A long walk in the inner city
Rome Travel Blog› entry 5 of 10 › view all entries
The third day in Rome we decided that we would check out Basilica di San Paolo fuori le Mura which we had passed every day several times on the way from the hotel to the Metro. From outside it didn’t look like much. All the way round the basilica there was a very high wall and the main tower was under re-construction. The basilica known in English as the Basilica of St Paul Outside the Walls or St Paul-without-the-Walls, and it is one of four churches considered to be the great ancient basilicas of Rome.
When we entered, we were both taken by how big it actually was inside.
We took the Metro to Colosseo and decided to walk through The Domus Aurea (Latin for "Golden House") which is situated behind the Colosseo. The Domus Aurea was a large landscaped portico villa, designed to take advantage of artificially created landscapes built in the heart of Ancient Rome by the Roman emperor Nero after Great fire of Rome, which devastated Rome in 64 AD, had cleared away the aristocratic dwellings on the slopes of the Esquiline Hill. The park was full of people enjoying the sun, having picnics, playing ball and so forth.
We walked through the park and a long Viale del Monte Oppio and Via Merulana until we came to Piazza dell Esquilino where the The Basilica di Santa Maria Maggiore is situated. At this time we felt for a lunch and therefore searched for a nice relaxing place where we could sit outside and enjoy the sun as well. We decided for the café opposite the Pontifical Oriental Institute.
The café was full of locals having been to mass in the church and some fellow tourists. The waiter was a very funny old guy that took his time with all the customers and forgot some orders sometimes.
After finishing the lunch we decided to follow the crowd and check out the what was so interesting about it. The Basilica di Santa Maria Maggiore was an ancient Catholic basilica of Rome. It was another of the four major basilicas the second of the day. It is also one of the five Patriarchal basilicas associated with the Pentarchy: St. John Lateran, St. Lawrence outside the Walls, St. Peter and St. Paul outside the Walls, and Santa Maria Maggiore. The Liberian Basilica (another title for the church) is one of the tituli, presided over by a patron—in this case Pope Liberius—that housed the major congregations of early Christians in Rome.
Santa Maria Maggiore is the only Roman basilica that retained the core of its original structure, left intact despite several additional construction projects and damage from the earthquake of 1348. The name of the church reflects two ideas of greatness, both that of a major basilica as opposed to a minor basilica and also that of the Blessed Virgin Mary, as the true Mother of God. The Basilica di Santa Maria Maggiore is the largest and most important place of prayer dedicated to the Blessed Virgin Mary in Rome. Yes we did the tour following one of the tourist groups some part of the way.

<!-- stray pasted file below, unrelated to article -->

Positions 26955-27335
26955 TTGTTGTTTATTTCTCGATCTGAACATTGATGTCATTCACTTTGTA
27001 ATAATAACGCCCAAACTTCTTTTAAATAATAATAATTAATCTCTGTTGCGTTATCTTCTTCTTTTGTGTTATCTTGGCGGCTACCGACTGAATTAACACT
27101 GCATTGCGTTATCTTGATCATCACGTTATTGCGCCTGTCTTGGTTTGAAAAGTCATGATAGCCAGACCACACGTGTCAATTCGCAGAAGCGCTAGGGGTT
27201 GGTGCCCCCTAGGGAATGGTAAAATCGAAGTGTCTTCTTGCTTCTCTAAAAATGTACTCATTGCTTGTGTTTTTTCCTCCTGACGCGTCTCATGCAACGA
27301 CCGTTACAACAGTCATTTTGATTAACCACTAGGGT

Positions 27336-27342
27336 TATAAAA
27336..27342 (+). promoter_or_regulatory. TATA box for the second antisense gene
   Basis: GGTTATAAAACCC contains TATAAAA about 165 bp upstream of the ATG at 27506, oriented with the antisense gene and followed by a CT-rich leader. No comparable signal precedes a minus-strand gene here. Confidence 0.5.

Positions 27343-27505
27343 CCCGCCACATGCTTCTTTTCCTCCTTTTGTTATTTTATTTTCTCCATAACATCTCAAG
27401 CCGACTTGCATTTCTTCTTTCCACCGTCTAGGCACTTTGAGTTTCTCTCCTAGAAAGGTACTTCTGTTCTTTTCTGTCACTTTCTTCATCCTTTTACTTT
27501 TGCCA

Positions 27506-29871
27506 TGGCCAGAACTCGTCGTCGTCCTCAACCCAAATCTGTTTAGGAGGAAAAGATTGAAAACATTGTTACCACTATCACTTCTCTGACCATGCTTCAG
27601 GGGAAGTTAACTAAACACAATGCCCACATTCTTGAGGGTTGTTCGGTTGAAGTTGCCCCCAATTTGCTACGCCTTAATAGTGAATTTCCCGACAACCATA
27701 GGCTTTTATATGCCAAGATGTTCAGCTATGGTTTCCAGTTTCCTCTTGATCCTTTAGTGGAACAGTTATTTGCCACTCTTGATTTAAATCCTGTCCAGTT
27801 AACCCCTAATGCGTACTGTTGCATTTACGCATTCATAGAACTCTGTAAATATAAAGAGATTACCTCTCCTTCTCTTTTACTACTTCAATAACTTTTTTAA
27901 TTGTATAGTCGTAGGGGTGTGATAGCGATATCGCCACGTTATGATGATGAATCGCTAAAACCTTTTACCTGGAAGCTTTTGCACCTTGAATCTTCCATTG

From here we walked down to the Piazza della Repubblica and Fontana delle Naiadi, which was commissioned by Pope Pius IX as a display of the waters from the Aqua Marcia aqueduct.
We followed the exclusive Via Veneto with all its five star hotels and expensive cafés up to Porta Pinciana. Porta Pinciana is a gate of the Aurelian Walls, the name derives from the gens Pincia, who owned the epponymous hill (Pincian Hill).
We followed Via Frattino down to the nice square Piazza San Lorenzo in Lucina where we decided to have a rest and a cup of coffee. We just sat and enjoyed the people walking by having found a table in the middle of the square.
We walked pass Pantheon and ended up at Largo di Torre Argentina, which is a square that hosts four Republican Roman temples, and the remains of Pompey's Theater. It is located in the ancient Campus Martius. The name of the square comes from the Torre Argentina, which takes its name from the city of Strasbourg, whose original name was Argentoratum. In 1503, in fact, the Papal Master of Ceremonies Johannes Burckardt from Strasbourg built in via del Sudario a palace (now at number 44), called Casa del Burcardo, to which the tower is annexed.
From here we walked by the Piazza Venezia and The Monumento Nazionale a Vittorio Emanuele II before ending up at a small restaurant close to Pontifical Gregorian University, where we had a nice dinner before walking back to Colosseo and there after taking the Metro back to where we started 10 hours earlier.